Neuroscientists are investigating how light triggers and exacerbates migraines.
For 37-year-old mother and hairstylist Amy Barger, migraine headaches usually go hand in hand with debilitating light sensitivity. “Light makes my headache worse, puts me in a bad mood, and gives me nausea,” she says. “I can’t concentrate, so I can’t work.”
For 80 percent of people with migraines, light both triggers and exacerbates their headache pain says Andrew Russo, professor of molecular physiology and biophysics and neurology at the University of Iowa.
In teasing apart how, scientists are delving into both the nerve connections between the eye and the brain and the underlying biology of inflammation.
The idea that light interacts with migraine pathways in the brain to cause light sensitivity, or photophobia, isn’t intuitive. “It’s difficult to explain how light can induce pain in the head or in the eye,” says Rodrigo Noseda, assistant professor of anesthesia at Harvard Medical School.
Noseda and colleagues took an initial step in understanding this mystery when they studied why some blind people with migraines get photophobia. Even though they couldn’t see, this group of blind migraineurs possessed intact connections between the retina and brain. In other words, they could discern whether a room was illuminated, but they could not discern shapes or color. These observations lent a valuable insight — light detected in the eyes, but not necessarily seen, can cause photophobia.
The finding pointed to a role for cells known as intrinsically photosensitive retinal ganglion cells (ipRGCs). They detect light but don’t contribute to sight. Like retinal rods and cones, ipRGCs produce their own light-sensitive protein called melanopsin, which is more sensitive to blue light. Unlike rods and cones needed to see, ipRGCs instead coordinate involuntary functions such as circadian rhythms and pupillary light reflex (PLR) when eyes are illuminated. Because most people with migraines find blue light uncomfortable, ipRGCs are leading suspects for contributing to photophobia.
However, additional studies from the same laboratory indicate rods and cones also contribute to photophobia. In dim lighting, when rods are active, retinas of people with migraines are more reactive to light than those without migraines. In addition, cones play a role in photophobia because people with migraines find blue, yellow, and red light painful but green light soothing and calming.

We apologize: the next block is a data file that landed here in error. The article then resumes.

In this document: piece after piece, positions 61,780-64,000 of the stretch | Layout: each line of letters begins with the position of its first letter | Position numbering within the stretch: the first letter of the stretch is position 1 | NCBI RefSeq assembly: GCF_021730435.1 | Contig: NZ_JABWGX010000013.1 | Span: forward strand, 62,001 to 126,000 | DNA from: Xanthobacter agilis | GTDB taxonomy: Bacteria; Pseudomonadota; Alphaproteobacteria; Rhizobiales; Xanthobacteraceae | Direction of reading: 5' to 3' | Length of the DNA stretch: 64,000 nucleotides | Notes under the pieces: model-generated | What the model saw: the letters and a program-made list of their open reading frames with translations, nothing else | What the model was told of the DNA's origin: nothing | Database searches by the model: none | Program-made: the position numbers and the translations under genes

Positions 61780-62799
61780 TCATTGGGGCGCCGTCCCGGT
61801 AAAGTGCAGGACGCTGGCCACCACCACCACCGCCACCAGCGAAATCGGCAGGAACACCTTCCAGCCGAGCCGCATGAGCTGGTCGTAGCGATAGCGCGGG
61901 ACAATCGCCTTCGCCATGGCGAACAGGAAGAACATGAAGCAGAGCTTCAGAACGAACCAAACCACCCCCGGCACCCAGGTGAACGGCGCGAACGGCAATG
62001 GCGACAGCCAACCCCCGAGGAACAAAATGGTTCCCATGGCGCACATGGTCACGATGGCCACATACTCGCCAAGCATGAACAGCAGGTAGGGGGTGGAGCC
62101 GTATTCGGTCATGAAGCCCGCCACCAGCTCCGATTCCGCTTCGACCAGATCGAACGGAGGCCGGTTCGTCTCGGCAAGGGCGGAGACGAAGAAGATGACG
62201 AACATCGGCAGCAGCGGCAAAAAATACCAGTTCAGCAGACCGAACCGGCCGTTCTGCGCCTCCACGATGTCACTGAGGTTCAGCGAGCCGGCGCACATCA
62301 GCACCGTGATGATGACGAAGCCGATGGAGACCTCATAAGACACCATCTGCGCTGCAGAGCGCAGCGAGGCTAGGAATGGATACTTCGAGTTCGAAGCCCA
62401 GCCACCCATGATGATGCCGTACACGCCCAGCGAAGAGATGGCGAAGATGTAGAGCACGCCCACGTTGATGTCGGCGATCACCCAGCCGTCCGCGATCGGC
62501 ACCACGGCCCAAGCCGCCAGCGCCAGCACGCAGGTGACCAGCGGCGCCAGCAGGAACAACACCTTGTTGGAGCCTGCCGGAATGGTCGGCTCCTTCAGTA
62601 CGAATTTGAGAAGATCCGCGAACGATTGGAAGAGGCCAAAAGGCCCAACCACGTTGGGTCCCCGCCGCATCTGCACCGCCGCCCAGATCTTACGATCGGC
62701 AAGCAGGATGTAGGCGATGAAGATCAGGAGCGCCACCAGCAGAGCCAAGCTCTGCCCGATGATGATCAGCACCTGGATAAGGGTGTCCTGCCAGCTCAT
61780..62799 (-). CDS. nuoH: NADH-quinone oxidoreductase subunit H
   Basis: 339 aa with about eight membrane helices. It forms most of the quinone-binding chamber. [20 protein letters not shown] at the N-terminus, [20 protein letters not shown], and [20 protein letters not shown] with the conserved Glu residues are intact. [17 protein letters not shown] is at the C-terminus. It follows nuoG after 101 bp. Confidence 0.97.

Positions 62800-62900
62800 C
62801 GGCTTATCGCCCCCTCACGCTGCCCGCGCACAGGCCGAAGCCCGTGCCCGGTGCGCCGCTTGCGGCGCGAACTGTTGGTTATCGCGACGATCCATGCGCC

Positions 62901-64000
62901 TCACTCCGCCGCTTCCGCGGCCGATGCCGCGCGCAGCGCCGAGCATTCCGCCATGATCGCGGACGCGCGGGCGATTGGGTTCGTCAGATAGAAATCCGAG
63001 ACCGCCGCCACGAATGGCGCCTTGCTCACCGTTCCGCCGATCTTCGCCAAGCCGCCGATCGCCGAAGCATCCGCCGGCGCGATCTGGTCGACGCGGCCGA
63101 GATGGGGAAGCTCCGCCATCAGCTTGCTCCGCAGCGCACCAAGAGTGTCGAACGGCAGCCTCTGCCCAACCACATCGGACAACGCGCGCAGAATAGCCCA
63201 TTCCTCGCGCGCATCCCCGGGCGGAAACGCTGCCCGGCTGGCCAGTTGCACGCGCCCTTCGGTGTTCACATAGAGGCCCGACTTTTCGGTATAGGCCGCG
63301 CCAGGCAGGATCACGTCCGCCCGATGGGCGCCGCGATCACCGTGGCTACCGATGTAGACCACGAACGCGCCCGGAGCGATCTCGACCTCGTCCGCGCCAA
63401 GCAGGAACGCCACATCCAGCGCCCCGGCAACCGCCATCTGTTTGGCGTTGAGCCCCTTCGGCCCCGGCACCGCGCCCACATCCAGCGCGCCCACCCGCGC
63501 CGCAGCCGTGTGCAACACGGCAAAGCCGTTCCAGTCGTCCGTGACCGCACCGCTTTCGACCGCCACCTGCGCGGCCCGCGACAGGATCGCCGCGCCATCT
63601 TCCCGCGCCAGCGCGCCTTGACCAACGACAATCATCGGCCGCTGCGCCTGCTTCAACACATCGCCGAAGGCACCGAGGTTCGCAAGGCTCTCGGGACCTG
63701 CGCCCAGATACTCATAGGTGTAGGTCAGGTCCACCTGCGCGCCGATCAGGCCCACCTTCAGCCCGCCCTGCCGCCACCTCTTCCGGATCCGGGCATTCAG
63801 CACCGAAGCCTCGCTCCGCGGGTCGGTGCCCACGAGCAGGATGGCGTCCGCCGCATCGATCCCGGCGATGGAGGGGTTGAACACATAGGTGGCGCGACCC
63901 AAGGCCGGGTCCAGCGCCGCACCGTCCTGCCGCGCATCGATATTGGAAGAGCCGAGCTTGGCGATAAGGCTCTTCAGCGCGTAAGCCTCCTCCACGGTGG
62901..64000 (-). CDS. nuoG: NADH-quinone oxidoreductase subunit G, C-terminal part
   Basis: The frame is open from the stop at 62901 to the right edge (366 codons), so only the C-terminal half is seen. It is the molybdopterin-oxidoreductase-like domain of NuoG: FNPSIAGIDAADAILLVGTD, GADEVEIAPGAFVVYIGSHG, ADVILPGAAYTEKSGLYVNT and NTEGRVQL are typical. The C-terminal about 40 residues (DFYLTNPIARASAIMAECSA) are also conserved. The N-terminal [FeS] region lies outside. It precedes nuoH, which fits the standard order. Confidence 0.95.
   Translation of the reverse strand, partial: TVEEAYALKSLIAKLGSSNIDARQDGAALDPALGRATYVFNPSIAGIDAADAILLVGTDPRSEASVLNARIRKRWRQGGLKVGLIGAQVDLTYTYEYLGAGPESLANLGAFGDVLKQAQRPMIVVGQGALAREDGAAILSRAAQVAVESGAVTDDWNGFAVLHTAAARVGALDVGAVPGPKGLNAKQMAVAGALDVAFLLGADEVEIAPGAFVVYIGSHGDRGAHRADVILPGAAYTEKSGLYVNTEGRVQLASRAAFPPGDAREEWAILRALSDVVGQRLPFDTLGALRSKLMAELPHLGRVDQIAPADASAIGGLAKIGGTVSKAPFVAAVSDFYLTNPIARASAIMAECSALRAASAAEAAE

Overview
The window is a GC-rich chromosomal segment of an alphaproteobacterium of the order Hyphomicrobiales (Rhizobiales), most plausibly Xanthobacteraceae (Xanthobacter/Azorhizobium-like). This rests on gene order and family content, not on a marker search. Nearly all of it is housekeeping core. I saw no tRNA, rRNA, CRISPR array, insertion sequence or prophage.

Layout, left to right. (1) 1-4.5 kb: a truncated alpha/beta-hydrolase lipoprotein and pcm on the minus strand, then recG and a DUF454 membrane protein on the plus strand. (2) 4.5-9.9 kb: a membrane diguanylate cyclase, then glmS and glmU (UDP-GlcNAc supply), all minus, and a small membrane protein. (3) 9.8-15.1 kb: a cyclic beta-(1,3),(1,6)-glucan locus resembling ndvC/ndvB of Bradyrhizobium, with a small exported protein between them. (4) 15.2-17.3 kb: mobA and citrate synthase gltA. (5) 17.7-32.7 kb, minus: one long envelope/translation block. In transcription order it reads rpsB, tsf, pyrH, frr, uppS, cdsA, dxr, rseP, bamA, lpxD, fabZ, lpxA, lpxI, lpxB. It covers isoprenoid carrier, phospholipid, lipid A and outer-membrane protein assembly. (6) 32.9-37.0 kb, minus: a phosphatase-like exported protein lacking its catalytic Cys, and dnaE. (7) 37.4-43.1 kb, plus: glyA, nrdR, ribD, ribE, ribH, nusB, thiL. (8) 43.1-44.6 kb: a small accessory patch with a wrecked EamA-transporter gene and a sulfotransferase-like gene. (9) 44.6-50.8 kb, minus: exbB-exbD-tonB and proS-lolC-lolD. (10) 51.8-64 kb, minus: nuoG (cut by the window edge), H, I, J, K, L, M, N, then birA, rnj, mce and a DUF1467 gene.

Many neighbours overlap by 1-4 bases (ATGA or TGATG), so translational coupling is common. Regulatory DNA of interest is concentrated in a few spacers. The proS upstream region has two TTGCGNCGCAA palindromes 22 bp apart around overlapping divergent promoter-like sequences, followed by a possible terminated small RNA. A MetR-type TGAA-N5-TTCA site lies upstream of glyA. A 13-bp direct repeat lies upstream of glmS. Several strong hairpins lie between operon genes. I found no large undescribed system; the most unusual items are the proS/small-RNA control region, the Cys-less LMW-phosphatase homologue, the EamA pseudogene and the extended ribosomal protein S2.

Light and pain converge in the posterior thalamus where some neurons respond to both forms of stimulation. In addition, direct connections from the eyes to the hypothalamus — the area of the brain regulating hunger, breathing rhythms, heart rate, and mood, among other things — may cause light to worsen symptoms, like nausea, rapid breathing, elevated heart rate, and negative emotions, in people with migraines.
Pain-sensing nerves may also recruit the body’s inflammatory response to trigger pain and photophobia. Russo speculates that when blood vessels around the brain dilate, they can initiate positive feedback loops between trigeminal nerves and vessels. As a result, increased release of the peptide CGRP from pain-sensing nerves can further dilate vessels and activate immune cells. Since immune cells regulate the body’s inflammatory response, these series of events trigger migraine pain and photophobia. A study in mice demonstrated that CGRP opens blood vessels, and elevated levels of the protein in circulation drove the mice to scurry into the dark portion of their enclosures, reminiscent of photophobic behavior in humans.
People with migraines might be sensitive to triggers coming from both the outside world and their internal being. “Every person is exposed to these triggers, but only migraineurs develop pain which implies that the migraine brain is different,” Noseda says. “It’s more sensitive, it’s hyperexcitable.”
Understanding the underpinnings of photophobia may help prevent migraines. “We now know that light information from the retina can reach the hypothalamus and evoke different types of emotions, some of which can negatively affect the migraine experience,” Noseda says. “Therapies using green light at low intensities may help migraineurs feel better by evoking positive emotions.”
The prospect of simple solutions such as using green light to lessen photophobia is wildly encouraging to migraine sufferers. “Knowing that there is research out there that can used by people like me gives me hope that my migraines will be more manageable in the future,” Barger says. “I’m looking forward to it.”
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